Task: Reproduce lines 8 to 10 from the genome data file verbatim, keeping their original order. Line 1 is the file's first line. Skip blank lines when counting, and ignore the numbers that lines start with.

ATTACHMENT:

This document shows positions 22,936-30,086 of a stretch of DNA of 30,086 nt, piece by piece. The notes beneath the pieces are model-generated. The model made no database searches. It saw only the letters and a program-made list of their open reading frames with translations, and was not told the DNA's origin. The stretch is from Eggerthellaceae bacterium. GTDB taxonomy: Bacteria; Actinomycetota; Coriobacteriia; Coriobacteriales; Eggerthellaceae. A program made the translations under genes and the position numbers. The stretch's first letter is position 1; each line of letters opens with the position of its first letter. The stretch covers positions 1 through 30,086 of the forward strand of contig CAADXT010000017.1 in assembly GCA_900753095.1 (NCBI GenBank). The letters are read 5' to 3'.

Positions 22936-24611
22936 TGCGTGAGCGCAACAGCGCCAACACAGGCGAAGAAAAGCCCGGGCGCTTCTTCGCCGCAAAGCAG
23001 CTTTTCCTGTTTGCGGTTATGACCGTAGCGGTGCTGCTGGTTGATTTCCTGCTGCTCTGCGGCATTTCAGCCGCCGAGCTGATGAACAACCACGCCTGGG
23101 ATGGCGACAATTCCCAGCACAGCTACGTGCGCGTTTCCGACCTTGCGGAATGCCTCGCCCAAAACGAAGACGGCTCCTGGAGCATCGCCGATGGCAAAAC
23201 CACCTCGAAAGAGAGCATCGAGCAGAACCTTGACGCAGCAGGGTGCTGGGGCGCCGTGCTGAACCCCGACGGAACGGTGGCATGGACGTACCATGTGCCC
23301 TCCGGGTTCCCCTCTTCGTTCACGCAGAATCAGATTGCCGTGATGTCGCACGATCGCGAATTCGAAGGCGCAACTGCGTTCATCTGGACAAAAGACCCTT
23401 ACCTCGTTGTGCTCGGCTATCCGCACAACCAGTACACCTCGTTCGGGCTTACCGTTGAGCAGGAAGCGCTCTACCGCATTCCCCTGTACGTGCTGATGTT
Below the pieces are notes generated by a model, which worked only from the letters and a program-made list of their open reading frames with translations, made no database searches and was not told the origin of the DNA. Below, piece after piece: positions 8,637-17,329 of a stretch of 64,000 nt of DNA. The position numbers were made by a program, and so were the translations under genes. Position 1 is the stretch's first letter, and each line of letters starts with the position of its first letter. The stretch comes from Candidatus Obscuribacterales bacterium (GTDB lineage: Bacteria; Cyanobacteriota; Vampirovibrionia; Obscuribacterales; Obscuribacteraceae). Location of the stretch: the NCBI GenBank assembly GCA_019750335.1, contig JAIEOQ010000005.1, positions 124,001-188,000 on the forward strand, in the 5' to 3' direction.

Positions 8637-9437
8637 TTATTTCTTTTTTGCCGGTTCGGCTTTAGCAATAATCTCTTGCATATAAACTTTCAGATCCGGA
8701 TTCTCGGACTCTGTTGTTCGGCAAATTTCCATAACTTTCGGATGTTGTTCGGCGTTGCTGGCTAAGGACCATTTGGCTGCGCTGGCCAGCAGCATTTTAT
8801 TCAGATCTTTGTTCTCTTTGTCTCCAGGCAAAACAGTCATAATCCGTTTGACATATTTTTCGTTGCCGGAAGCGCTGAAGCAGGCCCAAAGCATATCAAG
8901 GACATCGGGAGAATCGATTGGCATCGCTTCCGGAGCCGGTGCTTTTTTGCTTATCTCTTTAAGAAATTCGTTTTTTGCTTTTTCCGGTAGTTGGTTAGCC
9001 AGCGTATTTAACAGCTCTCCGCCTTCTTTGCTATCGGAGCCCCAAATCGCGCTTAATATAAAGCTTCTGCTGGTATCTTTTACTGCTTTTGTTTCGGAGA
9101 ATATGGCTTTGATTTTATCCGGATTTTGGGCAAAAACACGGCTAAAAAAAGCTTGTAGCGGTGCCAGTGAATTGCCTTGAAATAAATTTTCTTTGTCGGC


23401 ACCTCGTTGTGCTCGGCTATCCGCACAACCAGTACACCTCGTTCGGGCTTACCGTTGAGCAGGAAGCGCTCTACCGCATTCCCCTGTACGTGCTGATGTT
Below the pieces are notes generated by a model, which worked only from the letters and a program-made list of their open reading frames with translations, made no database searches and was not told the origin of the DNA. Below, piece after piece: positions 8,637-17,329 of a stretch of 64,000 nt of DNA. The position numbers were made by a program, and so were the translations under genes. Position 1 is the stretch's first letter, and each line of letters starts with the position of its first letter. The stretch comes from Candidatus Obscuribacterales bacterium (GTDB lineage: Bacteria; Cyanobacteriota; Vampirovibrionia; Obscuribacterales; Obscuribacteraceae). Location of the stretch: the NCBI GenBank assembly GCA_019750335.1, contig JAIEOQ010000005.1, positions 124,001-188,000 on the forward strand, in the 5' to 3' direction.

Positions 8637-9437